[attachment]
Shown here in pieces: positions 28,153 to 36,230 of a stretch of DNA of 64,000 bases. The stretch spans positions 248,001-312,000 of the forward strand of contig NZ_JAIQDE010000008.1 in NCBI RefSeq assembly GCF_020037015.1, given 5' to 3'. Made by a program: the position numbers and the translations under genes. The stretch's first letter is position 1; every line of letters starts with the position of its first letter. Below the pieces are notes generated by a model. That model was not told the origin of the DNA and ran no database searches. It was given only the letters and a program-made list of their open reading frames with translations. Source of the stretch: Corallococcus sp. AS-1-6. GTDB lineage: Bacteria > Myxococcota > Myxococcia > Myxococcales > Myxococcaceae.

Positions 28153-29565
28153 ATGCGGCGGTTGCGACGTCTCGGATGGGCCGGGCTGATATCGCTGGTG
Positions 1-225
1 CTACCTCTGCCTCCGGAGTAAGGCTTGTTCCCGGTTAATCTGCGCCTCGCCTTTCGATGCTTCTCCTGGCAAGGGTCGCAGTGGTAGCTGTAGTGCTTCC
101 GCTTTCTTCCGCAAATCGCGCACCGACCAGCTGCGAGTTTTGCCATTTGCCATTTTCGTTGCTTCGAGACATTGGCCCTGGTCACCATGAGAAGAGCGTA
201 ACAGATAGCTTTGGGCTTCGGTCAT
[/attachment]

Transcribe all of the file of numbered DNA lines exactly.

Shown here in pieces: positions 28,153 to 36,230 of a stretch of DNA of 64,000 bases. The stretch spans positions 248,001-312,000 of the forward strand of contig NZ_JAIQDE010000008.1 in NCBI RefSeq assembly GCF_020037015.1, given 5' to 3'. Made by a program: the position numbers and the translations under genes. The stretch's first letter is position 1; every line of letters starts with the position of its first letter. Below the pieces are notes generated by a model. That model was not told the origin of the DNA and ran no database searches. It was given only the letters and a program-made list of their open reading frames with translations. Source of the stretch: Corallococcus sp. AS-1-6. GTDB lineage: Bacteria > Myxococcota > Myxococcia > Myxococcales > Myxococcaceae.

Positions 28153-29565
28153 ATGCGGCGGTTGCGACGTCTCGGATGGGCCGGGCTGATATCGCTGGTG
Positions 1-225
1 CTACCTCTGCCTCCGGAGTAAGGCTTGTTCCCGGTTAATCTGCGCCTCGCCTTTCGATGCTTCTCCTGGCAAGGGTCGCAGTGGTAGCTGTAGTGCTTCC
101 GCTTTCTTCCGCAAATCGCGCACCGACCAGCTGCGAGTTTTGCCATTTGCCATTTTCGTTGCTTCGAGACATTGGCCCTGGTCACCATGAGAAGAGCGTA
201 ACAGATAGCTTTGGGCTTCGGTCAT